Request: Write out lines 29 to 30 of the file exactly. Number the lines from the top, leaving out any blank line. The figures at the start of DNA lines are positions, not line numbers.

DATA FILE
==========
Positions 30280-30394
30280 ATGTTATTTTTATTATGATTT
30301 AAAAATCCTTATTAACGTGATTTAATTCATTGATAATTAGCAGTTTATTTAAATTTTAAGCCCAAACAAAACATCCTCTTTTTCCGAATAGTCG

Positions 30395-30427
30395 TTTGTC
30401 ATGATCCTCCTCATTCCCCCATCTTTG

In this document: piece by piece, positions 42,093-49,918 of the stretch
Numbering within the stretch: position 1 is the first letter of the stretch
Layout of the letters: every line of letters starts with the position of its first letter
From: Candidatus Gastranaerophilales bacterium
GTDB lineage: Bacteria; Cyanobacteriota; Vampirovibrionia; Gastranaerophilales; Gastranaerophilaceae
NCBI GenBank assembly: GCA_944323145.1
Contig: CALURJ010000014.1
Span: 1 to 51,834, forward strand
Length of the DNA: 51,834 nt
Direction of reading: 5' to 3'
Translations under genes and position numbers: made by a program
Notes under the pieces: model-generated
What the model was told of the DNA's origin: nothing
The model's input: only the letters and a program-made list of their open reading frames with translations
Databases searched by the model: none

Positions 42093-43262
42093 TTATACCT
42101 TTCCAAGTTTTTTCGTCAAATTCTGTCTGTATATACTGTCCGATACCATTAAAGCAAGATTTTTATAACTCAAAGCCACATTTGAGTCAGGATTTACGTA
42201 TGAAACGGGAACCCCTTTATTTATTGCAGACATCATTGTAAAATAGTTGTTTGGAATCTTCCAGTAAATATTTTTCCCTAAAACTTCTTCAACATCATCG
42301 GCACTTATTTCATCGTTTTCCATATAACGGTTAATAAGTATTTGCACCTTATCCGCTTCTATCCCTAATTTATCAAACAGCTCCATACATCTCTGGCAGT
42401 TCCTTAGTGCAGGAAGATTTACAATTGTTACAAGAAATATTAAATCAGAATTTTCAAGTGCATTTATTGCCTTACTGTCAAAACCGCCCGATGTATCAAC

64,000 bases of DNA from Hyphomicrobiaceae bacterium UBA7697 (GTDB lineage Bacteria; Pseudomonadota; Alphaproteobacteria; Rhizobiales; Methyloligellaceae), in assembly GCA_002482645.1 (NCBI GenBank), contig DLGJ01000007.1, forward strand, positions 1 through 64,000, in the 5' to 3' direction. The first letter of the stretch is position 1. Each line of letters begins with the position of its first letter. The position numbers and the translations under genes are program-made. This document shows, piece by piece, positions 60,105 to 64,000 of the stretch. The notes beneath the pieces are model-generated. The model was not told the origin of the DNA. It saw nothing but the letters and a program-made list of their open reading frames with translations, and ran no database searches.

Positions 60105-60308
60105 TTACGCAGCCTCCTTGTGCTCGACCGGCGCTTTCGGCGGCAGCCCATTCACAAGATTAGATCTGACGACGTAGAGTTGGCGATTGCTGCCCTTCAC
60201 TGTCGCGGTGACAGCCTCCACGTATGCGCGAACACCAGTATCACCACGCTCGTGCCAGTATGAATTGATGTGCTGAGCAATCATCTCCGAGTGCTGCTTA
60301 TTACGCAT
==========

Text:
Positions 60105-60308
60105 TTACGCAGCCTCCTTGTGCTCGACCGGCGCTTTCGGCGGCAGCCCATTCACAAGATTAGATCTGACGACGTAGAGTTGGCGATTGCTGCCCTTCAC